Career: Basketball coach. Assistant coach at the University of San Diego, 1967-70; head coach at the University of San Diego, 1970-73; assistant coach for the Capital/Washington Bullets, 1973-85; head coach for the Seattle Supersonics, 1985-90; vice president of Basketball Operations for the Seattle Supersonics, 1990; general manager and vice president of Basketball Operations for the Denver Nuggets, 1990-95; head coach and president of Basketball Operations for the Denver Nuggets, 1995-96; general manager and president of the Denver Nuggets, 1996-1997; head coach of the Washington Bullets/Wizards, 1997-.
Awards: Assistant coach for NBA champion Washington Bullets, 1978; Coach of the Year, 1987; Bernard Bickerstaff Boulevard opened in Benham, KY, 1991; named a Kentucky Colonel, 1991.
Addresses: Office— Washington Wizards, MCI Center, 601 F St., NW, Washington, D.C., 20004.
Throughout the last half of his tenure as a Washington assistant, Bickerstaff turned down several head coach offers while also interviewing for some positions that were eventually filled by others. “Everyone else looks at it like it was such a long wait, like it was a real long time,” he confessed to Thomas Bonk of the Los Angeles Times.“But I look at the times in Washington as a helluva learning experience.” While working with Motta in the 1977-78 season, Bickerstaff learned what it was like to win an NBA championship, when the Bullets won it all. Bickerstaff would also work with Motta’s replacement, Dick Shue, but eventually the right team came along at the right moment and in 1985 after twelve years as an assistant, Bickerstaff was named head coach of the Seattle Supersonics.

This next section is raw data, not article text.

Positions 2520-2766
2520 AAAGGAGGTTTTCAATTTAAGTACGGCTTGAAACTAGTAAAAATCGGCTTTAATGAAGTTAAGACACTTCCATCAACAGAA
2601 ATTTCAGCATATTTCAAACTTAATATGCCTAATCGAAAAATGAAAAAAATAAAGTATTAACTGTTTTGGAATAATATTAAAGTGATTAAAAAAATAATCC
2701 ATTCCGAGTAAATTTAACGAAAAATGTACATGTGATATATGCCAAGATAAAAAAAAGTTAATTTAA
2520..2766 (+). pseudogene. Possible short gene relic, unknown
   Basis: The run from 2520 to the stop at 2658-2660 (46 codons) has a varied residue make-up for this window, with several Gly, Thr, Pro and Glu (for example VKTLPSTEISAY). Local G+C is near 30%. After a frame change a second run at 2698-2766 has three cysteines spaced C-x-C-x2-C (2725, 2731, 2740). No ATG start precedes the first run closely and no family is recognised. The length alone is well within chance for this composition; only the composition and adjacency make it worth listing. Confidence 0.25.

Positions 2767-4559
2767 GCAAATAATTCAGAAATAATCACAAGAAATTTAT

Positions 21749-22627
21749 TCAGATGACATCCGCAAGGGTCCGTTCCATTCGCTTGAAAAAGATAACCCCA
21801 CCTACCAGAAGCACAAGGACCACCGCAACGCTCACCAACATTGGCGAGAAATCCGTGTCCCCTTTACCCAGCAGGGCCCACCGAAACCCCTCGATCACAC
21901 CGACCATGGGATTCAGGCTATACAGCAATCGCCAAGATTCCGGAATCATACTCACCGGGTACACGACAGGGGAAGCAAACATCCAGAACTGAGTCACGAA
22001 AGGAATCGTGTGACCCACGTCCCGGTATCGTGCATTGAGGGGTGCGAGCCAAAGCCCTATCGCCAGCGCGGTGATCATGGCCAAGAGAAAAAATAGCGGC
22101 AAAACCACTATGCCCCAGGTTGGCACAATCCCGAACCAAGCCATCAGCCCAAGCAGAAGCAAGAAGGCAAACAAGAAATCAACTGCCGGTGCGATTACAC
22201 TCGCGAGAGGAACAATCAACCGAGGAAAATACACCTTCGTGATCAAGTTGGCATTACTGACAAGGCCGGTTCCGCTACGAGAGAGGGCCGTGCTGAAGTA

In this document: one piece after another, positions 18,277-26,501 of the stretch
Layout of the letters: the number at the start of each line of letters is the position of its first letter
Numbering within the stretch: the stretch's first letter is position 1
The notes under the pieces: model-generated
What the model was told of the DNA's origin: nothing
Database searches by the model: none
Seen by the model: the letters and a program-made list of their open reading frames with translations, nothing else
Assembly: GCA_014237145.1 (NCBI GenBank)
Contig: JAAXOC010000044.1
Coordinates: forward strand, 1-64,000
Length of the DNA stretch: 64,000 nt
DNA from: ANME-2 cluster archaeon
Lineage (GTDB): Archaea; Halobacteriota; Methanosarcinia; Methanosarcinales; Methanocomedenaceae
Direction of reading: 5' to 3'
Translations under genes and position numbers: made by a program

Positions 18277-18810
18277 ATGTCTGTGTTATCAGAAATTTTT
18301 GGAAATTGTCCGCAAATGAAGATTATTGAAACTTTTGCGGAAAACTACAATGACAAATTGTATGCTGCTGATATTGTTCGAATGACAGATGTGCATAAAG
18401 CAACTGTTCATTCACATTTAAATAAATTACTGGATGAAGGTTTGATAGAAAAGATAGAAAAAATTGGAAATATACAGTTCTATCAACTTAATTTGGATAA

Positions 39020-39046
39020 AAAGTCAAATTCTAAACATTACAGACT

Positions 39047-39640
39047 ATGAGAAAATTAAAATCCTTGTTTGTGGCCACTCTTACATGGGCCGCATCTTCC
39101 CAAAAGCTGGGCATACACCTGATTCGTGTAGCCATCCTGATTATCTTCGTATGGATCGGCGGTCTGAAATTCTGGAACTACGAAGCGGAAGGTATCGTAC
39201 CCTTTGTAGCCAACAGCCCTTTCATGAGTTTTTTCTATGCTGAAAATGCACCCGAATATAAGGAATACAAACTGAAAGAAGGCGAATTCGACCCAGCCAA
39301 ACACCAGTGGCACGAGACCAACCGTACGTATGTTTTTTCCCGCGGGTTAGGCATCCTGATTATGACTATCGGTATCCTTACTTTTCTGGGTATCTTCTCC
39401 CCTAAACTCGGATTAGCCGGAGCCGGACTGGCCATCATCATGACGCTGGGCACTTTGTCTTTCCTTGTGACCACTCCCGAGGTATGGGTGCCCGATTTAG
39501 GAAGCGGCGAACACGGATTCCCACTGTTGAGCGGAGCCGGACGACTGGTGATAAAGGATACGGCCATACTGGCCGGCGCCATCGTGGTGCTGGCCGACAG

Finally, A Head Coach
Bickerstaff’s first year in Seattle, however, was a disappointment. The team only managed a record of 31-51, the same record which got Bickerstaff’s Seattle predecessor, Lenny Wilkins, fired. During the off-season Bickerstaff reconstructed the team through trades, waivers, drafts and pick-ups from other leagues to create a lineup which featured only three Seattle players from the previous season. Essentially it was a team of players nobody wanted. “I like to give people opportunities,” he told Thomas Bonk of the Los Angeles Times.“Somebody finally gave me a break. Once you get that opportunity, you don’t have an excuse….We basically brought in people who had not had an opportunity to excel. What we said was, ‘OK, here’s your platform.’ I think it worked.” Something worked. In only his second year as an NBA head coach, Bickerstaff put together an inexperienced team that had never played together before and led them all the way to the Western Conference finals becoming the basketball story of 1987 and garnering Coach of the Year honors.